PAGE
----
Main_Design_ab

c) Opening, date stamping, and scanning the post. While you might think, “well it only takes me 10 – 15 minutes a day to do this as we don’t have much post”, that’s potentially an hour a week you could save, on a system that might take half an hour to write. So maybe put that in box 3.

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By doing this with all of your tasks you will be able to see those tasks that are in box 1, and it is these that you should work on first, as these take just a little time to put in place and will save lots of time over the coming weeks and months.

This will free up your time to work ‘ON’ the business, on the strategy and vision

There are 2 further methods of prioritising which systems to write that I want to share with you in the future. If you think this will be of use, then please subscribe to my blog.

 


Article Source: Jenny Lukas

How to make money while you’re on the beach

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Imagine this…a two week Caribbean cruise with your family. No internet access. No telephones. No access to your business. But you are completely relaxed, just enjoying the sights and sounds around you, and making memories with those people that you love the most. Back home you know that your business is thriving – you have an amazing team of people that will ensure that the work is done and that the business is continuing to make money, and that all of the customers are truly delighted. How fantastic would this be?

I’d never really thought about the power of systems within businesses until I read ‘The E-Myth’ by Michael Gerber, and watched his video Small Business Success. Even after working for almost 10 years for a bank, the word ‘system’ had never been mentioned, although there was lots of training around ‘how we do things at the bank’.

Michael Gerber really opened my eyes into understanding the difference between working for yourself and truly running a business that works without you, and about the type of business that I want. For many people the idea of having a business that not only works without you, but is incredibly successful without your day to day involvement would be a dream come true. And for many people that is all it will ever be – a dream!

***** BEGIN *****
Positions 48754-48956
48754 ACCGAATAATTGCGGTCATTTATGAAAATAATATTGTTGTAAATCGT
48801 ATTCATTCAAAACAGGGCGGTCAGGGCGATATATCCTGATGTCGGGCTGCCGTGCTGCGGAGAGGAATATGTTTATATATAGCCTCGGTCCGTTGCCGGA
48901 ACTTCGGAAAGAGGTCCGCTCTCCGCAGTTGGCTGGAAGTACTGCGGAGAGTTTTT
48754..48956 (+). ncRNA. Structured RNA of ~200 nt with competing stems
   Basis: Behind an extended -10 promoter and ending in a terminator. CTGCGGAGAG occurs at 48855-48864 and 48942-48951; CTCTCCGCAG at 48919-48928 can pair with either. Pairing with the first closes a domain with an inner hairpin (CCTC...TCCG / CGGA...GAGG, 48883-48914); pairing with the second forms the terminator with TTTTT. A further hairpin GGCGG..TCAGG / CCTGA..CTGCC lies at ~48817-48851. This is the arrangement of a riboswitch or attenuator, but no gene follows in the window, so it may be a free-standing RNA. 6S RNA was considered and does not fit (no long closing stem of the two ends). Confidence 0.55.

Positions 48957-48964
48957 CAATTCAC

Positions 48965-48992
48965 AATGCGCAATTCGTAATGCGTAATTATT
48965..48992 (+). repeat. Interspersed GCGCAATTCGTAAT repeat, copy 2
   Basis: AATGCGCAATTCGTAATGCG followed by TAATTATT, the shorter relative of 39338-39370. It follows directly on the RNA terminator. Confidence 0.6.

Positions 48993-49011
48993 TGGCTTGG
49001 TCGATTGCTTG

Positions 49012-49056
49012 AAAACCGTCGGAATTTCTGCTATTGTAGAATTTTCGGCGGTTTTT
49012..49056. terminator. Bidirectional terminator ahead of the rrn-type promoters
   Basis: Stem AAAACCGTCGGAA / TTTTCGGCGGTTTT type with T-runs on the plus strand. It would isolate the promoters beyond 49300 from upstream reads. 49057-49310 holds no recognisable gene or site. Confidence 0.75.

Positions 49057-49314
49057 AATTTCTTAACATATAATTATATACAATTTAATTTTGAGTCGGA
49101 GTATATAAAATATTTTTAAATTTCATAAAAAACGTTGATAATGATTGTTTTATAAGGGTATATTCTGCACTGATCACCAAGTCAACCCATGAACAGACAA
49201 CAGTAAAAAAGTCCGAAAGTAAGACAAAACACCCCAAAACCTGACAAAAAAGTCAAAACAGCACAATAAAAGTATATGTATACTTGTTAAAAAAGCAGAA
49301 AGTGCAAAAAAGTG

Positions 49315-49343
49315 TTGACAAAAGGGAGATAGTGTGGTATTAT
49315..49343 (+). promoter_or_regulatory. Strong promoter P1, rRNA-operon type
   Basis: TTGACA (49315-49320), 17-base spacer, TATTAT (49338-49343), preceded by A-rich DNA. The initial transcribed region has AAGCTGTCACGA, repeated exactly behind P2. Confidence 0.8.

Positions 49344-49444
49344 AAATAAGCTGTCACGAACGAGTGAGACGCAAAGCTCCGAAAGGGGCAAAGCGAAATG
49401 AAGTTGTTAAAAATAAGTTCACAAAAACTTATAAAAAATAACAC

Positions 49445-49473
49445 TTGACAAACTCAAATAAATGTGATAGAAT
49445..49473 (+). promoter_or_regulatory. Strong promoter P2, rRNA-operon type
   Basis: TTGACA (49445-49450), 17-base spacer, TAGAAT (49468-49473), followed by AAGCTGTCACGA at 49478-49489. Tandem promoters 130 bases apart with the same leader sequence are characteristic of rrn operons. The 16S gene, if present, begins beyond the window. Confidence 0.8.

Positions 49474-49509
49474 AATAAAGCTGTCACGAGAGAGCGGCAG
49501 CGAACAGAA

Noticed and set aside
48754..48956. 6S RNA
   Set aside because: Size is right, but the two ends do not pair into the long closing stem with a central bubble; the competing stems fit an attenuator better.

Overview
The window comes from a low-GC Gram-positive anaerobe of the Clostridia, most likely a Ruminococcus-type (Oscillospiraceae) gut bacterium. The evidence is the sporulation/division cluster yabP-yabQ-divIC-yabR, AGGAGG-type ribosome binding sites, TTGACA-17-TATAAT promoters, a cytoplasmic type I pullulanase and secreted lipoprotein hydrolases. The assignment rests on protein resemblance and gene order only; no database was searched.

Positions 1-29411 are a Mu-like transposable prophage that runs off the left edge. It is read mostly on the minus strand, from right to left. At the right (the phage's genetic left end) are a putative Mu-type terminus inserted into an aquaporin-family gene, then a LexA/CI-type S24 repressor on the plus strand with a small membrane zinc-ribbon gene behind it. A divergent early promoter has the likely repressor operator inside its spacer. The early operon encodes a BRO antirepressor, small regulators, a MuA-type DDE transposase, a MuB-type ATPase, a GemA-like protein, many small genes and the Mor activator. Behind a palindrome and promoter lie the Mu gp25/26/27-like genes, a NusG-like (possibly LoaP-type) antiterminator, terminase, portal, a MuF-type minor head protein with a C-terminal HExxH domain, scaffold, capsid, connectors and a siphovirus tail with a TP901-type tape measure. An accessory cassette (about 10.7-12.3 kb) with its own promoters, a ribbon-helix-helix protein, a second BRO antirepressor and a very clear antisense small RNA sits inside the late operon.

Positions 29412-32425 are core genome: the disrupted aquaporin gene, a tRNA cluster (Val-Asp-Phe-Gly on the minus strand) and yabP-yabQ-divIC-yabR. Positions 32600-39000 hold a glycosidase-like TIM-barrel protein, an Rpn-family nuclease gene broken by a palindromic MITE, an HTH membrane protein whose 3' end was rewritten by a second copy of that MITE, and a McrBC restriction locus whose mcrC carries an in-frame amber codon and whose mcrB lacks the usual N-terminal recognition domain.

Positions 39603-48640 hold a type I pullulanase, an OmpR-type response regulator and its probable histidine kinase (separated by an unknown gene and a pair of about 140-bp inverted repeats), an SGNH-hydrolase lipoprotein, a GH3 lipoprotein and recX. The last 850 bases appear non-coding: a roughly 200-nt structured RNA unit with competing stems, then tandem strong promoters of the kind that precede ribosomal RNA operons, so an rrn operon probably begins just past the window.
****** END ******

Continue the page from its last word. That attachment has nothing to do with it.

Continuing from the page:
But why is that? I know only too well. As a business owner, and self confessed control freak, I know how difficult it is ‘letting go’ and giving people the authority and responsibility to make decisions about your business. Not only that, but there is the desire in all of us to feel needed and important, and having people asking you for help, guidance and support fulfills that need.

It is entirely possible to create this business, allowing you to take time off to go on holiday and to spend with your family, and to take the time to work ON the business rather than always working IN it. Over the coming weeks and months I will be explaining how this can be done and by taking small steps how you can make the changes to your business.

To get you started, for the next few days make a list of every task that you do. Which of these do you do repeatedly and are repetitive? Which could, with the help of some guidance be passed onto someone else in your business so that you have more time to work on some of the other tasks on your ‘to do list’? I’m sure with some thought, you might be able to pass on 10% of your tasks. This could potentially free up half a day a week. What difference could that make to you?


Article Source: Jenny Lukas

An Inspirational Conference

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I had the pleasure of helping to organise the AVN Conference, which was held on the 6th October 2016 in Nottingham.  The theme of the conference was ‘taking action’ and we heard some really great inspirational speakers – Steve Pipe, Richard McCann and Shane Lukas. I took 2 main pieces of learning from the day…
  • No matter what life throws at you, you can always bounce back and strive to achieve your dreams, and you shouldn’t let anything stand in your way.  Don’t let anyone tell you that you can’t achieve your goals.
  • We are all procrastinators in some way – you have to find your own way to overcome this and to ensure you do the important things, and not just fight those fires that keep us all busy.
To see some great picture from the conference, and to find out about the 2017 conference go to https://www.avn.co.uk/conference. Article Source: Jenny Lukas